Navy veteran gets 15 years for bank robbery spree
Richmond (Va.) Times-Dispatch
CHESTERFIELD, Va. -- A Navy veteran who claimed that severe depression over her mother's death caused her to smoke crack cocaine and turn to crime was sentenced to serve 15 years in prison for robbing four Virginia banks, one with a gun and another with a fake bomb.
“When I lost my mom, I lost my life,” Touwana L. Tate-Edwards, a 49-year-old grandmother who struggled to raise two children of her own with her mother’s help, told Chesterfield Circuit Court Judge Frederick G. Rockwell III.
In urging leniency, defense attorney James T. Maloney noted that Tate-Edwards had suffered “extraordinary loss in her life” and significant depression from a host of events that included being sexually abused by a relative at age 12 and having her first child at 14. She also lost her fiancée in an auto accident, became addicted to drugs in the 1990s and, as a final blow, saw her mother die from cancer in 2012.
Supporters who wrote letters to the court said Tate-Edwards’ bank robbery spree in summer 2012 was “so far outside her character” and that she had served as a family role model. Tate-Edwards’ mother helped raise her children during a seven-year stint in the military.
But Rockwell noted that “we are judged by our last worst act,” and depression stemming from life’s hard knocks is not an excuse to commit crime. “This is a pretty serious thing,” the judge said of the robberies, which emotionally traumatized some of the tellers.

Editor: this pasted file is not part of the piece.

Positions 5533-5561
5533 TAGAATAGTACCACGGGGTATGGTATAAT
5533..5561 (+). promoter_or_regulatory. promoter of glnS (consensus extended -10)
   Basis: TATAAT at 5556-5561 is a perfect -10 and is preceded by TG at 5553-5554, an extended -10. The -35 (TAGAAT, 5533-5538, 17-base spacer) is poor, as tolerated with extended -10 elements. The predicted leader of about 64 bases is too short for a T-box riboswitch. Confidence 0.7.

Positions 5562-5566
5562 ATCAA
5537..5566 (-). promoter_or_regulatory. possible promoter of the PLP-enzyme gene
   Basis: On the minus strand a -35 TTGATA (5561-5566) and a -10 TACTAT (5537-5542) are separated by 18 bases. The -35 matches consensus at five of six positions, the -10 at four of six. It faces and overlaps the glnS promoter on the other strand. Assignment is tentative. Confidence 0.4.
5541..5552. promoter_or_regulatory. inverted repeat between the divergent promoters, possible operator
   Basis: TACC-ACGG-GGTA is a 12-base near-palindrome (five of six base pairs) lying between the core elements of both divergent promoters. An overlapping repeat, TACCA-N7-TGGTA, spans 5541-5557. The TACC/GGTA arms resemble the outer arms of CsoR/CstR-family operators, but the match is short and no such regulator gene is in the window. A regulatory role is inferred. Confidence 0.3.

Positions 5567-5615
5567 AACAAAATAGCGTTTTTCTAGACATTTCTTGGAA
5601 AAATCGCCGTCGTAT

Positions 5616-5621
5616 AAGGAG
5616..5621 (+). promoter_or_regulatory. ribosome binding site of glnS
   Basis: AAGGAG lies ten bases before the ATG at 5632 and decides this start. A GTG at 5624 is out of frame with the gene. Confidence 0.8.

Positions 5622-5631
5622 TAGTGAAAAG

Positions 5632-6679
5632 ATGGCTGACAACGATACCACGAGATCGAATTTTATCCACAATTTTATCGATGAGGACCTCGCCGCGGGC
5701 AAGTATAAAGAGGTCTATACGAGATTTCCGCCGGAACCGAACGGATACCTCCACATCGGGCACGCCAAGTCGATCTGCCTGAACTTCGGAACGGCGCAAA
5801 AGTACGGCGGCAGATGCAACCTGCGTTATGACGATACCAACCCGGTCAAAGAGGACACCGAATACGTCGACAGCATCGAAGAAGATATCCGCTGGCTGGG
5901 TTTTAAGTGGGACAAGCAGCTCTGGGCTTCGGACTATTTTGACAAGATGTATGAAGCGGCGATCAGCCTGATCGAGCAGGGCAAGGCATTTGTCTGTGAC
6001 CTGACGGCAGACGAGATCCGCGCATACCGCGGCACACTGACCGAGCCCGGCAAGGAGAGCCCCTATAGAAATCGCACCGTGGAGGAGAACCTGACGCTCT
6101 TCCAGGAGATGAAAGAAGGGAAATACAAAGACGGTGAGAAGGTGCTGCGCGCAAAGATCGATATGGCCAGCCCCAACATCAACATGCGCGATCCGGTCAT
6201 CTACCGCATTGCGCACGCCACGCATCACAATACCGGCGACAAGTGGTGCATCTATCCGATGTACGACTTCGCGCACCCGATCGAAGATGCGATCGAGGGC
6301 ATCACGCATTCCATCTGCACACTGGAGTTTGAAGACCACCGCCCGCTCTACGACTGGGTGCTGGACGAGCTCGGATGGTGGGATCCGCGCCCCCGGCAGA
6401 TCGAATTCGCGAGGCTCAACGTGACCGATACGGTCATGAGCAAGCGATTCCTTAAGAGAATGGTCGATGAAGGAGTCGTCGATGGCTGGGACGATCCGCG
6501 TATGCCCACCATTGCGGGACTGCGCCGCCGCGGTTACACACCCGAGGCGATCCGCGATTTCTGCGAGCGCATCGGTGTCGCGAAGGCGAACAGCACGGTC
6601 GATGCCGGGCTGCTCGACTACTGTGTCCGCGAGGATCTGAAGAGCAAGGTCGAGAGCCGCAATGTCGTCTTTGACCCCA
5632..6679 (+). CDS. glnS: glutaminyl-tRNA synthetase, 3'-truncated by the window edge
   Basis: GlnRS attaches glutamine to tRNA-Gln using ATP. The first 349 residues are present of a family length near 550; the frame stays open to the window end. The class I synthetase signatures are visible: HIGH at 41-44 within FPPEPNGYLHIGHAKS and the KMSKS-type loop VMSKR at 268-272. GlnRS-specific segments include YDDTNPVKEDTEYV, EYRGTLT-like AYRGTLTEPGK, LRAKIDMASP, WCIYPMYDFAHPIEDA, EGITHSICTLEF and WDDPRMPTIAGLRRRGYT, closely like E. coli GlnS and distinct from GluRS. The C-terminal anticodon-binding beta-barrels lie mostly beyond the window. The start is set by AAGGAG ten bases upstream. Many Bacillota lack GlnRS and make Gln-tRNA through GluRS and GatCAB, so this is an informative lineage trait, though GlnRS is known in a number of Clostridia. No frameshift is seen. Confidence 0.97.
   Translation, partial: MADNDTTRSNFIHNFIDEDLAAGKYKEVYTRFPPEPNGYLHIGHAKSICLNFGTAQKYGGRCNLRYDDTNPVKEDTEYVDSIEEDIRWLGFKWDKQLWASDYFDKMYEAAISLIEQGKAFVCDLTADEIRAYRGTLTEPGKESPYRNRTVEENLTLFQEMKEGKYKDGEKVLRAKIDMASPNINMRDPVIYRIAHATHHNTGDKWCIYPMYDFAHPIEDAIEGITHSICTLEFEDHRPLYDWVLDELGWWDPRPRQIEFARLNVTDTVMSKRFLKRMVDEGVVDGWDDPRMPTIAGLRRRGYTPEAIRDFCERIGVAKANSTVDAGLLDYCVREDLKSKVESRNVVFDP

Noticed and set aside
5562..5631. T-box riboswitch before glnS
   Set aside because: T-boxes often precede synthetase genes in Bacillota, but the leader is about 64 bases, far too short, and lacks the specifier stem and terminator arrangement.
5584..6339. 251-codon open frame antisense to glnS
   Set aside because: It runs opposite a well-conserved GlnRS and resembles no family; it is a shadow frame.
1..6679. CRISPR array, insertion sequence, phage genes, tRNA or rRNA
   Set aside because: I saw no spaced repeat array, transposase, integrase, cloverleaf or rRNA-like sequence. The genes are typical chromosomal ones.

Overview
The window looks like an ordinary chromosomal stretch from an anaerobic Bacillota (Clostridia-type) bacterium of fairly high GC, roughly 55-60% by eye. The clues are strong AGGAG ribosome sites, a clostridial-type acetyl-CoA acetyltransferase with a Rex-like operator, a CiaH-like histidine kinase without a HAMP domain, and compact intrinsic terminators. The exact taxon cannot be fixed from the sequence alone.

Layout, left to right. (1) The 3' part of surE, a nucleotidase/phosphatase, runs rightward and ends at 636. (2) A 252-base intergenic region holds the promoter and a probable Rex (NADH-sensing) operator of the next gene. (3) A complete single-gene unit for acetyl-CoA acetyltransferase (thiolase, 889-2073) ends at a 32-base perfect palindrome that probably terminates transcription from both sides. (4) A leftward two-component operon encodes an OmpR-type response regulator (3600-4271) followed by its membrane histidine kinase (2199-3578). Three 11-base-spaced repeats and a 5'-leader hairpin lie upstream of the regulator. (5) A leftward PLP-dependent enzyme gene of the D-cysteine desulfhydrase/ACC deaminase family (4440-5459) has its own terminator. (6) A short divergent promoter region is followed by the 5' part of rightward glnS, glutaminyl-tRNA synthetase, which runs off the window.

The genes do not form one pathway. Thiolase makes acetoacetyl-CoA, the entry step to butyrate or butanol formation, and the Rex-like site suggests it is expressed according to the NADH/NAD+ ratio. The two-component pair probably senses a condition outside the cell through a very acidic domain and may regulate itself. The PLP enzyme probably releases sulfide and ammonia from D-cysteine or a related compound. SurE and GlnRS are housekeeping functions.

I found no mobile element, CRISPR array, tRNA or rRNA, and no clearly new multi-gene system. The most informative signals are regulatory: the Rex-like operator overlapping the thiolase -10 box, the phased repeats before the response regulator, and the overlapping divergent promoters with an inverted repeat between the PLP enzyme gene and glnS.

He sentenced her to 48 years in prison with all but 15 years suspended. The active time she received is in the mid-range of state sentencing guidelines, which called for a punishment of between 19 and 12 years.
Chesterfield prosecutor Kenneth Chitty said Tate-Edwards placed everyone at risk when she robbed the banks and threatened violence, in one case passing a note that said, “There is a gun pointed at you right now. Give me the money or you’ll be shot.”
One teller reported seeing a silver revolver sticking out of Tate-Edwards’ purse.
In the last holdup on Sept. 7, 2012, Tate-Edwards told a teller she had a bomb and placed a silver gift box with a wire attached on the front counter. Authorities were forced to evacuate the Virginia Credit Union at 13025 Jefferson Davis Highway and call the Virginia State Police bomb squad to examine the package for explosives. None was found.
In total, Tate-Edwards collected $8,685, spending it on drugs, daily expenses and “taking her grandchildren to Chicago,” she told police. She was ordered Tuesday to make restitution for the full amount, paying at least $200 a month after she’s released.
In addition to the Virginia Credit Union, Tate-Edwards robbed the Wells Fargo Bank at 4400 W. Hundred Road on July 12, 2012; the Bank of Southside Virginia at 4310 W. Hundred Road on Aug. 6, 2012; and Virginia Commonwealth Bank at 4600 West Hundred Road on Aug. 13. She would disguise her appearance by wearing short wigs.
Luck played a role in her arrest.
Twelve days after the last robbery, Chesterfield detectives who were canvassing her neighborhood for leads in unrelated street robbery on Evelyn Drive randomly knocked on her door. When she answered, they realized she generally fit the description of a woman whose image was captured on surveillance cameras during the four holdups.
In talking with her, the detectives determined she was wanted on an unrelated larceny charge, so they brought her to police headquarters for questioning. During the interrogation, she admitted committing the bank robberies.
She acted as though a great weight had been lifted and made a full and complete confession, the detectives said.